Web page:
The name of your craft won’t be The Endurance, but it will be a small raft made of rarified rubber made impermeable to rapids with multi-membrane technology. It’s also self bailing, which means the raft knows how to bilge water the river splashes into it.
And it usually does.
The trip won’t actually last months. It should last no more than five or six daylight hours, and because darkness typically doesn’t go on for more than 12 hours along the Ocoee, you should have no fear of “months of complete darkness” on our trip. Most of the time it’s pretty sunny, so bring sunscreen and dark glasses.
Constant Danger, however…Let’s discuss that.
First there will be no icebergs, underwater mines or carnivorous bears. Everyone knows that bears are omnivores and they cannot eat an entire multi-membrane raft.
There will be a lot of water and a bunch of rocks. If we didn’t have them – you wouldn’t visit.
Paddles and Vests
Millions of gallons of river water will surround you on all sides. You’ll have one paddle as well as a brightly colored life-vest. The two go together and you’re not allowed in the raft lacking either one. At some point in the journey you might lose your paddle but you won’t lose the vest because it’s attached to your body. Your body might lose the raft. That’s what the vest is for.
While you think you’re coming along to ride over class III and IV rapids, we’re letting you on our raft because of the paddle. Hold it by the T-grip, so it’s under your control.
We assume you and your party will paddle as much as you possibly can. 12 year olds paddle with less grace than 26 year olds, and still less than a 55 year old so we hold you accountable only to your own ability. Know that some rapids are only passable by the crew (that’s you) paddling through, which means this is a trip where you will be pulling at least some of your own weight.
Guides as a rule don’t paddle. Though you’ll see guides with paddles in hand, their job is to steer your raft on its proper course and keep you safe. They’re quite good at this when you listen to everything they say. Especially the jokes.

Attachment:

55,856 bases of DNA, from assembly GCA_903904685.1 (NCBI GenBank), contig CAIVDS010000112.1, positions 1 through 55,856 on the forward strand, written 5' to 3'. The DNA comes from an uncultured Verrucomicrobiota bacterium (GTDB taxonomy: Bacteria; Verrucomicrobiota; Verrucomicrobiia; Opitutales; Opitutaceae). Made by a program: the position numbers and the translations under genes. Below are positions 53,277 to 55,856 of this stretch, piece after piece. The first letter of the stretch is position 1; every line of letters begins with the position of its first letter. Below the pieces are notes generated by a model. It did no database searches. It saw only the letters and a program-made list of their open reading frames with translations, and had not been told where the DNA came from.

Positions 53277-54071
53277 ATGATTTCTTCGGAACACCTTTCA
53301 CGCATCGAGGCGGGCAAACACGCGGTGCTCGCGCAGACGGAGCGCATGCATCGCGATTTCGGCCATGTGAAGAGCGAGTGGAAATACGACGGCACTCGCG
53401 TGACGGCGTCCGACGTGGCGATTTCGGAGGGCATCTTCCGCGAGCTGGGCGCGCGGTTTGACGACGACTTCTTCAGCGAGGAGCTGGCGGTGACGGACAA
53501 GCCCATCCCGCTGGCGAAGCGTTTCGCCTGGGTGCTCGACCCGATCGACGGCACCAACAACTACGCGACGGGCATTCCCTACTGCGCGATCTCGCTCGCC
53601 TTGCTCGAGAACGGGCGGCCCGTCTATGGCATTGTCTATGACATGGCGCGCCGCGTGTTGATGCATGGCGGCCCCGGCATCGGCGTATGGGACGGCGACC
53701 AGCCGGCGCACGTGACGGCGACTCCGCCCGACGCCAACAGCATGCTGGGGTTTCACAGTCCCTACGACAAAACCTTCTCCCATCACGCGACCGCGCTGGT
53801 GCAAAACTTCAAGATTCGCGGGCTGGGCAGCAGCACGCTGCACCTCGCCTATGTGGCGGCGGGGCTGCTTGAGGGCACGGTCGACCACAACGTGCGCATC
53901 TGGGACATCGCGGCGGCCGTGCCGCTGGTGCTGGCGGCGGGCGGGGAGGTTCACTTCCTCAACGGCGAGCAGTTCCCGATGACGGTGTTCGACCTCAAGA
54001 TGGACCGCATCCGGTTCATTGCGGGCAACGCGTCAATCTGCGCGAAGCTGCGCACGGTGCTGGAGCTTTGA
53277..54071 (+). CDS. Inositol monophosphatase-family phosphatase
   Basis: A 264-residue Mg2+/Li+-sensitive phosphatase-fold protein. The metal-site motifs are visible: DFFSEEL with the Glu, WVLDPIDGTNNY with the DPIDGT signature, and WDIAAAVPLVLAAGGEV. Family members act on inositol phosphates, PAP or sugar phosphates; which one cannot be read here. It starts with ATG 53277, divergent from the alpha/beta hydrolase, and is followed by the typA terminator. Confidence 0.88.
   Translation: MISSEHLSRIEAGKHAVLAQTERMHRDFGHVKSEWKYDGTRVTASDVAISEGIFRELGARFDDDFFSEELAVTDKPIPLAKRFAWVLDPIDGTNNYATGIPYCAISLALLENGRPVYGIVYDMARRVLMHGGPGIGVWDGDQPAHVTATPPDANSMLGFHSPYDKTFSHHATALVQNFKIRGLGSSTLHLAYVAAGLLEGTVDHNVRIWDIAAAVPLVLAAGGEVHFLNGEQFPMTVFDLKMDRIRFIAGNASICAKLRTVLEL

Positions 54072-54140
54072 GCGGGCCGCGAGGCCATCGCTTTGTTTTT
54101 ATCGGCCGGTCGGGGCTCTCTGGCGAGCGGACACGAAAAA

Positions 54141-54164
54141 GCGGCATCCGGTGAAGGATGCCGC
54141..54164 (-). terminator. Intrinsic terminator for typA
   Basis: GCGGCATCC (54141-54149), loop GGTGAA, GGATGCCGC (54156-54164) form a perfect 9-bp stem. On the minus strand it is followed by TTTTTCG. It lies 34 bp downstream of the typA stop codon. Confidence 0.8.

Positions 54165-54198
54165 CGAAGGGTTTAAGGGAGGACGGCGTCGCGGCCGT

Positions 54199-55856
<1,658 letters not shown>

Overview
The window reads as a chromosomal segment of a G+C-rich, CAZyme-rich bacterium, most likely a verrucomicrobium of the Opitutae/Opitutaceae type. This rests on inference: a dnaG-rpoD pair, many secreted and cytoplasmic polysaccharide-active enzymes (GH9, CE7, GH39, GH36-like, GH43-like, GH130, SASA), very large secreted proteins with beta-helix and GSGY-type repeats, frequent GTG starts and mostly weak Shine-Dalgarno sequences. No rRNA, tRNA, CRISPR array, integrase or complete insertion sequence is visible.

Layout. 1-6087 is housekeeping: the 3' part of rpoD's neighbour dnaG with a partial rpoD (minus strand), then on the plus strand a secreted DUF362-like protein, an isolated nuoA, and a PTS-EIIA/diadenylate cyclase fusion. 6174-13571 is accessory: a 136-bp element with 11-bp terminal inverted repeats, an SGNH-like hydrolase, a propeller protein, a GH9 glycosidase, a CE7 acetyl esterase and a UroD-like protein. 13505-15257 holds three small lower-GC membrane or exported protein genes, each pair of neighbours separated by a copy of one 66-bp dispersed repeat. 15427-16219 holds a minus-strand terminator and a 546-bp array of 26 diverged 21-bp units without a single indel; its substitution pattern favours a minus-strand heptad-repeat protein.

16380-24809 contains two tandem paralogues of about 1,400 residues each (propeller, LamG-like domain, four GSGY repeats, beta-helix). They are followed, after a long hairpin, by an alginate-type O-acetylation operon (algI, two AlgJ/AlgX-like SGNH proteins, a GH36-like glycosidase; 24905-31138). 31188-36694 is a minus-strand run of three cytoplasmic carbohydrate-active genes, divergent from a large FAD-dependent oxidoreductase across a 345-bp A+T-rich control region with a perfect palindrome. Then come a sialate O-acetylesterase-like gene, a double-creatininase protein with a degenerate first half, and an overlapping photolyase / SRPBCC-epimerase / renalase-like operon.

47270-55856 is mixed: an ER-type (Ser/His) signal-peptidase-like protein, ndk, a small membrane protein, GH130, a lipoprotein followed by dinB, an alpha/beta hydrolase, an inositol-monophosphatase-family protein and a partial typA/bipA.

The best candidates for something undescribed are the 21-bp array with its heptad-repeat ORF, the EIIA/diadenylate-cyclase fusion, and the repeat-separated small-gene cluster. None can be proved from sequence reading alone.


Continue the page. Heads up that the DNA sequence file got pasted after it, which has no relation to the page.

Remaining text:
In the winter months consider a wetsuit and a jacket, they are complimentary. In the summer you’ll get by with shorts or swimming clothes, but may wish to keep a jacket handy in case you feel cold.
“Bitter cold” doesn’t really happen here.
These make river rafting a hazardous journey. While we know you’re going to have a great time, you’ll need to listen to your guide as your raft approaches a new rapid in the river.
At all times you need to wear shoes, sandals, or even hiking boots for the moments that you enter the river, such as when we embark. The Ocoee’s craggly bottom is pure mother nature with sand, pointy rocks and other bits you don’t want stuck in the feet.
Avoid flip-flops and shoes the river can easily slip away.
Purists not to worry. Your guides are going to wear helmets just so they can make you do it.
If for any reason you arrive in the water alongside your raft, the first advice is to get back in the raft.
If that proves impossible because the raft has moved too far away there are two basic swimming techniques. The first is called the Whitewater Swim Position. Do it by laying on your back with your feet facing downstream and your head up, bobbing out of the water so you can see the way you are floating. If you’re about to hit a rock, put out your feet, which should be touching each other, and bounce off the rock.
Another technique is to simply swim, headfirst, toward the nearest eddy. Hang out and we’ll make sure you get back in the raft.
Falling out happens, but not on every trip. Listening to your guide coach you through the rapids will help ensure you stay aboard and guarantees your return.
Call us today to book your unforgettable rafting trip!